Cross-Border Digital Searches: An Innovation-Friendly Approach
Case between the US government and Microsoft reveals the shortcomings of current laws.
As people and companies store more data in the cloud, new questions are arising about how law enforcement agencies gain access to that data and the impact those methods could have on the competitiveness of the US technology industry. Given the importance of this industry to the US economy, it's imperative that the federal government not only establish an innovation-friendly process for cross-border digital searches, but also work with its trading partners to do the same.
The shortcomings of today's laws are being exposed in a case between Microsoft and the US government. Last December, as part of a drug investigation, an as-yet-unidentified US law enforcement agency obtained a warrant for Microsoft to turn over copies of an unknown person's email account associated with a data center in Dublin, Ireland. Microsoft refused to comply, arguing that the US government can't force a private party to do what the government has no authority to do itself: conduct a search and seizure operation on foreign soil. Normally search warrants apply only to evidence stored within the US.
The question here isn't whether the US government can gain lawful access to this data, but rather the process it should use to do so. Instead of using a search warrant, the US government agency in question could have sought access to this account information using a Mutual Legal Assistance Treaty. MLATs are agreements designed for law enforcement agencies to receive and provide assistance to their counterparts in other countries. The US has MLATs with more than 50 countries, including Ireland. Despite these arrangements, the law enforcement agency preferred to obtain a search warrant because it argued the MLATs involve a "slow and cumbersome" process.
No matter how the case is finally decided, there are potentially negative implications for US tech competitiveness. If the court supports the use of search warrants, it will feed the perception that the best way to protect data from the prying eyes of the US government is to store data overseas with a non-US provider, which wouldn't be subject to US warrants. Other countries may also respond by passing laws to gain extraterritorial access to the data of companies operating within their borders.
This has already begun. On July 17, the UK adopted the Data Retention and Investigatory Powers bill, which gives it sweeping new surveillance powers that apply to all communications service providers with a facility in the country. If this ruling holds, expect China, Russia, and other countries to pass similar laws.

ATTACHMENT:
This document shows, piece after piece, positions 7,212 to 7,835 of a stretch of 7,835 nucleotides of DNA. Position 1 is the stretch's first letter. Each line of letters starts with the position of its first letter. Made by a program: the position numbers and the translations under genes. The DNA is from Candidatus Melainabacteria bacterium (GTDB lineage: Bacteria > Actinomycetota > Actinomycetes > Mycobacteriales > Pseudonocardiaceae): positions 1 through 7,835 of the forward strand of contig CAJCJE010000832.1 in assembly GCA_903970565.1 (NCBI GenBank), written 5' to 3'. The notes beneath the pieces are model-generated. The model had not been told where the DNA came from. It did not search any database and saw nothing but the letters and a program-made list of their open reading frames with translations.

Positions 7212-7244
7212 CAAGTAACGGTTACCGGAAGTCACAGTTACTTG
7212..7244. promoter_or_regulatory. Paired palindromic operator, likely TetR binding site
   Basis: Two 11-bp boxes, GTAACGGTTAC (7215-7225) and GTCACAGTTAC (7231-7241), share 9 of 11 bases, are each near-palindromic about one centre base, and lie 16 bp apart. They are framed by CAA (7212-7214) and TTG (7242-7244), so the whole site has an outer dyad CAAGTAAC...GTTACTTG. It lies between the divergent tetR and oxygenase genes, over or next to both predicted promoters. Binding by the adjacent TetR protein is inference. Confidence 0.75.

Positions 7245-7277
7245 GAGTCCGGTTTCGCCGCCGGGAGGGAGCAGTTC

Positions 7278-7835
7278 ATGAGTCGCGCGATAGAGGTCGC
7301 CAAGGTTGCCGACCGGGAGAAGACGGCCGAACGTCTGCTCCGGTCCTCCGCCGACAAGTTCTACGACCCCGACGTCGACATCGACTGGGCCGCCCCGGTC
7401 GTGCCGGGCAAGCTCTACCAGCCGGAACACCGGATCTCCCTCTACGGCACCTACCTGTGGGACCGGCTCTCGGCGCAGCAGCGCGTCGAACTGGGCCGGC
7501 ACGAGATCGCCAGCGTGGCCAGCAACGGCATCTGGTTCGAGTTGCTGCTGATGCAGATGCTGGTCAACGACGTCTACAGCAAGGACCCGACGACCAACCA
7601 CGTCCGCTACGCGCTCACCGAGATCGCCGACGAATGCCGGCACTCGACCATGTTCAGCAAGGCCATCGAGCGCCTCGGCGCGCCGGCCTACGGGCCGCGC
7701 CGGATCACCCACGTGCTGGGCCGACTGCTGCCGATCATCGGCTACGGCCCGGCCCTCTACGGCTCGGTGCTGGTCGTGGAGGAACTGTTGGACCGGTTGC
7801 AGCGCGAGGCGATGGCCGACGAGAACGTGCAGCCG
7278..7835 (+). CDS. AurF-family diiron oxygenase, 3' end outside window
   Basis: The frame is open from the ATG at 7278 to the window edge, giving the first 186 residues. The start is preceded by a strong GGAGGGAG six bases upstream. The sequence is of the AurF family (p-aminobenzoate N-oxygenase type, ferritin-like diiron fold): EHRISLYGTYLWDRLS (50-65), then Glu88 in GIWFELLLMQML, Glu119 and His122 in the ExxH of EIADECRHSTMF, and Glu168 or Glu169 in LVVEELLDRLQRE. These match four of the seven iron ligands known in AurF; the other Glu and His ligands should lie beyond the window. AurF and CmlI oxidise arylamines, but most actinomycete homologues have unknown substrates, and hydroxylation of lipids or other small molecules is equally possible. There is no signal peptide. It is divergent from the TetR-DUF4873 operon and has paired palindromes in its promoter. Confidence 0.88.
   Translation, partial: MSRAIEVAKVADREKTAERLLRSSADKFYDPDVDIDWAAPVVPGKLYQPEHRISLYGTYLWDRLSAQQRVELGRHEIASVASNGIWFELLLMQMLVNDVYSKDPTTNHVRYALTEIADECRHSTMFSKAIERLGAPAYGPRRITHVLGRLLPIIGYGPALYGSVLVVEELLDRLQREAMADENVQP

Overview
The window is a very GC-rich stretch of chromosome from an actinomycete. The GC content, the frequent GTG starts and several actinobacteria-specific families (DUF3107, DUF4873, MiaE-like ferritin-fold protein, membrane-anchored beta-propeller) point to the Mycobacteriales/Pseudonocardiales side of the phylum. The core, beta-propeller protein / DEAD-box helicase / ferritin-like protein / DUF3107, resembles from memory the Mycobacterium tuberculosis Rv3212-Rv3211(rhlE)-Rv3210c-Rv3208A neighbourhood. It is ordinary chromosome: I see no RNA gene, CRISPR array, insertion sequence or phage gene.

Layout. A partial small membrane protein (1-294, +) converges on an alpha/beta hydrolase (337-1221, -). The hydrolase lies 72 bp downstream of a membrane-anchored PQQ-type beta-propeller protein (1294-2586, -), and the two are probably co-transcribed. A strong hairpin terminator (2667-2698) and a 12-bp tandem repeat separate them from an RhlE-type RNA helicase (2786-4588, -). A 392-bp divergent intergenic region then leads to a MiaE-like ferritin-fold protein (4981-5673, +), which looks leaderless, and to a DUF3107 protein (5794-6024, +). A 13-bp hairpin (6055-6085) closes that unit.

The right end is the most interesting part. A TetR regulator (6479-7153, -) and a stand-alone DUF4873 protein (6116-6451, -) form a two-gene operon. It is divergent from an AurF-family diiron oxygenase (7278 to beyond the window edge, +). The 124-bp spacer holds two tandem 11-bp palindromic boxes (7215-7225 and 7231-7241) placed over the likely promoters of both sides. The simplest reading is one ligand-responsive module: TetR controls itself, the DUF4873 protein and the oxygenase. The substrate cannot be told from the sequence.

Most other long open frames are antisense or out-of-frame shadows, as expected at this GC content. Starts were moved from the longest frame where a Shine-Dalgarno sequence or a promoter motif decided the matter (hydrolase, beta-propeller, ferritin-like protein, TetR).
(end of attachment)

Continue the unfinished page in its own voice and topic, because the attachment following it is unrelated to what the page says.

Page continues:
Conversely, if the US court rules that search warrants can't be used overseas, foreign governments may try to force companies to store data within their countries' borders to make it impossible for the US to execute a search warrant. A recent example is Russia's edict requiring Internet companies to store Russian user information on data centers in Russia.
In addition, companies (and criminals) could take steps to escape the scrutiny of law enforcement by dividing their data across multiple jurisdictions. Imagine if a company took an email and split the information up across servers in five countries. A law enforcement agency would have to initiate five separate MLAT requests to view that message. And why stop at five -- the company could split the message into 10 pieces or a hundred, creating a labyrinthine legal environment for accessing data. The technical complexity involved would be minimal.
The best option for addressing these challenges is to strengthen the MLAT process so that it's not, as the government argues, too slow, and so that companies can't take actions to make it difficult for government investigators to gain lawful access to data. The US government should take the lead in creating a timely and efficient international framework for allowing governments to request access to data stored abroad. This framework would help meet the needs of law enforcement agencies operating in a digital world and keep the US tech sector competitive globally by making border distinctions inconsequential for legitimate law enforcement requests.
Just as international maritime law evolved to support the development of a global shipping industry, and aeronautical law emerged to oversee the expansion of global civil aviation, so too should international stakeholders construct international rules to govern the global data economy when there's broad consensus on the goals. As the Information Technology and Innovation Foundation has argued, by working to create a global pact on issues of intergovernmental access to data, the US can begin to reassure people at home and abroad that it respects privacy and civil liberties while also allowing the US tech sector to thrive. After all, data respects no boundaries, but governments should.
ITIF research assistant Alan McQuinn also contributed to this article.
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Daniel Castro is a senior analyst with the Information Technology and Innovation Foundation and director of the Center for Data Innovation. Castro writes and speaks on a variety of issues related to information technology and Internet policy, including privacy, ... View Full Bio